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  1. Steven says:

    ESPN is the Buzzfeed of the sports world. It’s great if you are a fan of New England/New York Sports and Lebron. If you are an actual sports fan, you’re probably well aware of how much better the individual networks are.

  2. Mitchem says:

    They went ultra-gay after Michael Sam who couldn’t make an NFL team and gave Bruce Jenner an award for wearing a dress. Then…ESPN imploded. It will NEVER recover.

  3. Jeffrey says:

    Let’s face it, the hubris of ESPN, who were clearing hiring 3X the staff necessary for talent :anchors, analysts, reporters, writers and those who handle play-by-play. Totally a waste of money. 10X the number of people and 1/4 of the actual talent of the their staff in the 80’s.

  4. Brian says:

    my gosh.. get rid of Jemelle Hill and her cohort.. I cant tell you the last time I watched ESPN sportscenter..

  5. michael s says:

    ESPN used to be fun to watch. Today’s coverage is more about promoting the network and the egos of their talking heads than actually covering sports. Its baseball coverage is nearly unwatchable as they seem to believe the game itself is not as important as the pointless “stories” they endless bore me with. They need to focus on the important content – the games.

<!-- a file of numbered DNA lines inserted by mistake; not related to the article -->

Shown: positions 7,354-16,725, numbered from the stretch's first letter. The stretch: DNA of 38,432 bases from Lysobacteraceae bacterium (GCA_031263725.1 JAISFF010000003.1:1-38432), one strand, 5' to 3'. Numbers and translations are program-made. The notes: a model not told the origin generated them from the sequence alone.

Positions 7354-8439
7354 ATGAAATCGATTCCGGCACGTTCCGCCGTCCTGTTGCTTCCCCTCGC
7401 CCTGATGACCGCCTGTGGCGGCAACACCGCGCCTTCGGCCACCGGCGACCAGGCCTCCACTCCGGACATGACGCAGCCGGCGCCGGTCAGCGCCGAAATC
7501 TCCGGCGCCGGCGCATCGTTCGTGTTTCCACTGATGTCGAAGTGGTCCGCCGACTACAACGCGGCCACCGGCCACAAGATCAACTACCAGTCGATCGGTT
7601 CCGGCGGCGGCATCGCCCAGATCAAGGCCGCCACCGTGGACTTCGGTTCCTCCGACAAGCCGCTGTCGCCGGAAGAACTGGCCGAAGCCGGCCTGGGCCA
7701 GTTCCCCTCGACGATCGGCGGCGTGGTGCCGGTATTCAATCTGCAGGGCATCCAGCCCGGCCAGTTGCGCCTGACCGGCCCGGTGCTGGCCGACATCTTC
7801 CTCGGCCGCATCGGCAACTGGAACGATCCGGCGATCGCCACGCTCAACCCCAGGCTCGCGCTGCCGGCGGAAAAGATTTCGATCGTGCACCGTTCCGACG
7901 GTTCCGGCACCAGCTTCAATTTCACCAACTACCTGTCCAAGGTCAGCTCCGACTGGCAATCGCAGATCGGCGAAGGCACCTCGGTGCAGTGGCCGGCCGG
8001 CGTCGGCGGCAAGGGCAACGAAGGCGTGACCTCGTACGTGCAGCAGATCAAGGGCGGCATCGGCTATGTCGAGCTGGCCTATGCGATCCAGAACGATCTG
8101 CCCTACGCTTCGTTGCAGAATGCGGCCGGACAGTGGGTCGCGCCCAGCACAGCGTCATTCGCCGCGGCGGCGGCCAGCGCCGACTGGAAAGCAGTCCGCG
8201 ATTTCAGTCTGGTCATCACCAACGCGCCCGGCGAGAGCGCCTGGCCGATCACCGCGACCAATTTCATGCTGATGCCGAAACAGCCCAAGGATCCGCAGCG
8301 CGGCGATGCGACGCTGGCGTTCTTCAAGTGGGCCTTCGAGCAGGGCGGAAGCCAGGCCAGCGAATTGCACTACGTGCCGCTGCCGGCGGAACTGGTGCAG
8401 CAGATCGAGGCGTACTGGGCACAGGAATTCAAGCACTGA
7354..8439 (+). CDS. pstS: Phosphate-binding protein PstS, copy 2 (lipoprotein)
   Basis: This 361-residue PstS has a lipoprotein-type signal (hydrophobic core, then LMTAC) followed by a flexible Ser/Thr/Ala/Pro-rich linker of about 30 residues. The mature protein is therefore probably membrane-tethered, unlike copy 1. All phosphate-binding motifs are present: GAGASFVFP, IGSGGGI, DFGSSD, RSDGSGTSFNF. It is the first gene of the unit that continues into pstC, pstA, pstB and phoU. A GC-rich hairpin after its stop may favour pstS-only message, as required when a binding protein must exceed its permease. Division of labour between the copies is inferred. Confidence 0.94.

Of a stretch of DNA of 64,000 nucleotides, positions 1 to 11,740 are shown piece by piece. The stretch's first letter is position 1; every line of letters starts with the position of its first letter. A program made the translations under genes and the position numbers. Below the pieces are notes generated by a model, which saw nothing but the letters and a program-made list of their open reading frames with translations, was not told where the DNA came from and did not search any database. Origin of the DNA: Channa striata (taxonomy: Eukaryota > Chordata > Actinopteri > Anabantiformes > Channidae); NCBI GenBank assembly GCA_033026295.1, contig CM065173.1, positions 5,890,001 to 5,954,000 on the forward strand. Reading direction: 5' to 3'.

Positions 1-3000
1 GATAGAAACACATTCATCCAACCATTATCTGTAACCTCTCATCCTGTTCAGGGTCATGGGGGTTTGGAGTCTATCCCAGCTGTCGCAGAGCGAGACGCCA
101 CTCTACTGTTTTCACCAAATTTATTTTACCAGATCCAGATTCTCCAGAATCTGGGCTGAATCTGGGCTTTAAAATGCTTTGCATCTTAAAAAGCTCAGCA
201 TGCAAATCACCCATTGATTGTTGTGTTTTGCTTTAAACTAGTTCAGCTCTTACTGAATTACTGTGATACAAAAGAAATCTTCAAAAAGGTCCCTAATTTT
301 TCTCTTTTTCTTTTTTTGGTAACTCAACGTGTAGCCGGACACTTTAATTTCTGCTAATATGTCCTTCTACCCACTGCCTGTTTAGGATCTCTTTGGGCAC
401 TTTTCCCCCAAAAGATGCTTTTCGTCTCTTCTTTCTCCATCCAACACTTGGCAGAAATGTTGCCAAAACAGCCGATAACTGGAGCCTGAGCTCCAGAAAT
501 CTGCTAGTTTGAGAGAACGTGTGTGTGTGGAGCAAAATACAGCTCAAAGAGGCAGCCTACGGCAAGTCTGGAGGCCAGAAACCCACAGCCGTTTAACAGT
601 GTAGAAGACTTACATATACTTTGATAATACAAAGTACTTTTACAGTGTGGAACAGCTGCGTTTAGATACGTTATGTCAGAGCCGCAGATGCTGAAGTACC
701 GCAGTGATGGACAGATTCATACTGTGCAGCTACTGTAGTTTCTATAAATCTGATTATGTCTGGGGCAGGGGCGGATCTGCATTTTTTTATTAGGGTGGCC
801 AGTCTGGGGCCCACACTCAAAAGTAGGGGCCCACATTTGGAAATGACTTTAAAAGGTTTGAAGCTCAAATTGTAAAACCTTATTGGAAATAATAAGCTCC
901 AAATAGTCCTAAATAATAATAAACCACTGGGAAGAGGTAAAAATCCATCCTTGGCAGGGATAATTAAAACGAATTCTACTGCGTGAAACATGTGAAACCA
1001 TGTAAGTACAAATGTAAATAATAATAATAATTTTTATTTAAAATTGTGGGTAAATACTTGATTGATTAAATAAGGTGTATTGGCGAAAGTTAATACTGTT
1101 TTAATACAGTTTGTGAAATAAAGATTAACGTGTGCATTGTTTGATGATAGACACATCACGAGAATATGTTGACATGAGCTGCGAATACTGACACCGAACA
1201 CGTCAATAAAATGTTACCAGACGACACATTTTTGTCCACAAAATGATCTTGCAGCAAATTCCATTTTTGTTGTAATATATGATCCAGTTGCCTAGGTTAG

6. Ethan says:

    There isn’t much point to watching ESPN’s shows – it’s like they have 6-10 gossipy stories per half hour, then they rotate the personalities talking about them. “What I think about Lebron’s tweet is…” or “What I think about Russ’s eyeroll is…” Who cares?? I like when they show random sports – my friends and I got into an ESPN digital presentation of drone competitions, that was the type of thing that could really draw an unexpected audience. Even rugby games can suck you in. Watching a different crew dissect a bunch of nonsense? Eh, they can lose all the viewers in the world from that, in my opinion.

  7. Sean says:

    ESPN is losing. I watched SPORTCENTER at 6:00pm EST / 3:00pm PST everyday to set up the evening. Then they went to a personality driven talk show. What a disappointment. I have not watched it since and have dropped it off my DVR recordings. They have lost that “Championship Mentality” for sports reporting.

  8. godzilla502 says:

    ESPN made a conscious decision to side with NFL Commish in his unjust & dishonest attack of Patriots QB Tom Brady. While for the most part, the ignorant masses of the country liked seeing Brady & NE squirm, ESPN lost a massive block of fans. NE fans love sports. It’s in the bones. And while the rest of the country has moved on to the next subject, NE fans have not. They haven’t returned to ESPN. I cancelled my ESPN Mag subscription. Unless it’s a live TV event I can’t see elsewhere, I don’t watch ESPN.

    ESPN also started losing their top talent due to that top talent being censored. Olbermann, Simmons, Coherd & Bayless – while they haven’t had success they did at ESPN elsewhere, their departure still hurt ESPN.

    ESPN was a great place for the Sports fan, but it’s lost its edge, its relevance, its customers and ultimately it now loses jobs.